Posts in business
Marketing Lesson from Apple vs Microsoft

​One of Apple's strong suits ​is the ability to pull on your emotions in their product advertising. Companies like Google and Amazon started copying Apple's style of commercial appealing to nostalgia and sentiment (see this and this).

Apparently, Microsoft still doesn't get the hint. Two exmaples below show a recent commercial for Microsoft's new Surface Pro tablet. From what I gather, if everyone in your board meeting has a Surface, you're likely to start breakdancing. Aside from the dancing and drawing a check mark on a pie graph, we don't see real-world use cases and it doesn't appeal to emotion.

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Never Tolerate Incompetence

​Developing a motivated and unified team is your job as a leader. One of the key ways to destroy both of those adjectives in your team is putting up with someone who is clearly, obvious to all, not doing their job. Or worse, incapable of doing it.

I was in a music rehearsal the other night, full orchestra. We were rehearsing for an upcoming pop concert with several pieces that called for a full drum set. The drummer at that evening's rehearsal was appalling. Not only could he not keep a steady beat, not only was every fill out of time and tasteless, and not only did everybody know it, but the director said nothing.....

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The Currency of Time

​Investing money is a simple principle; put a small percentage of your income toward an IRA or mutual fund and over time it will grow to a substantial amount. While simple, it's not necessarily easy. Even I struggle with the thought that such small amounts of money don't really matter in the long run. I'd much rather put large sums of money away less often and see the growth instantly.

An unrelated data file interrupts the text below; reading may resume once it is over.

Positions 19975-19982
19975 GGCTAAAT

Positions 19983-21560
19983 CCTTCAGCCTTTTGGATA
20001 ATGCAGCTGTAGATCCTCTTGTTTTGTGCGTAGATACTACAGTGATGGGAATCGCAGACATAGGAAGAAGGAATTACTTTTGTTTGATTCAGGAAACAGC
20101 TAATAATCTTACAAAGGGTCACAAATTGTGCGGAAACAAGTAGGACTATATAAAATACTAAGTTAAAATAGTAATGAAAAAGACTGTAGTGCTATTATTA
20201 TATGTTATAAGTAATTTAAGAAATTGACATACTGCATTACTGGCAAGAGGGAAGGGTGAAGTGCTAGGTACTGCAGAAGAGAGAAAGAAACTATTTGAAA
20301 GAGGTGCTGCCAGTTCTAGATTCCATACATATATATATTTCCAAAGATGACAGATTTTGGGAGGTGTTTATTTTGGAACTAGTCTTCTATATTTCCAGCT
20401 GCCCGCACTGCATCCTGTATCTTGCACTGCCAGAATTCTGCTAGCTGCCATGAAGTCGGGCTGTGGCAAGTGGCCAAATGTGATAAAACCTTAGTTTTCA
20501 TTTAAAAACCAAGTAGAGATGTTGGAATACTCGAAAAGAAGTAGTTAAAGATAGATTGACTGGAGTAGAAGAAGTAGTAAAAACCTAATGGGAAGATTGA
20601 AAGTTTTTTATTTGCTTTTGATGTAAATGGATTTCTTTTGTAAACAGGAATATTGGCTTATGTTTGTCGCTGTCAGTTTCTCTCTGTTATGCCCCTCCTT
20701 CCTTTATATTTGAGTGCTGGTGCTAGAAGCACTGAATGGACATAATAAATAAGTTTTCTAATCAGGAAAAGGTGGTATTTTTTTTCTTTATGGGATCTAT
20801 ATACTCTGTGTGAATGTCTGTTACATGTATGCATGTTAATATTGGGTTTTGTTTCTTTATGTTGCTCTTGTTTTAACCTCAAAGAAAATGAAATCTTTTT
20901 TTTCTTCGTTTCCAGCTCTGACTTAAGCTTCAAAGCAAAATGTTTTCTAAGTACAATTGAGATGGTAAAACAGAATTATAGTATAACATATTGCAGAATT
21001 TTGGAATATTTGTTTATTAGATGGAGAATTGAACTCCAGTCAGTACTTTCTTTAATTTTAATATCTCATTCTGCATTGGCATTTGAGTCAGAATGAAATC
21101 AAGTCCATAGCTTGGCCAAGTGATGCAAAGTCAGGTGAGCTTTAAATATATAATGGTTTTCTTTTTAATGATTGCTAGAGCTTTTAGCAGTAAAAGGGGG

The problem is, large sums of money rarely come about. Maybe a tax return here and there yeilds a few thousand and it can be saved or invested successfully. But even that won't equal the amount gained over time in much smaller increments.

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A Truly Open Corporate Culture

If you didn't know, @jack is the CEO and founder of two very popular and modern companies: Twitter and Square. One is a social network, the other a modern payment platform revolutionizing how people run their small business. I follow @jack on Twitter and always found him intriguing. 

Recently I found the following article and video from Forbes describing a writer's encounter with the young, millionaire entrepreneur. One of the most interesting pieces is his corporate policy for communication.

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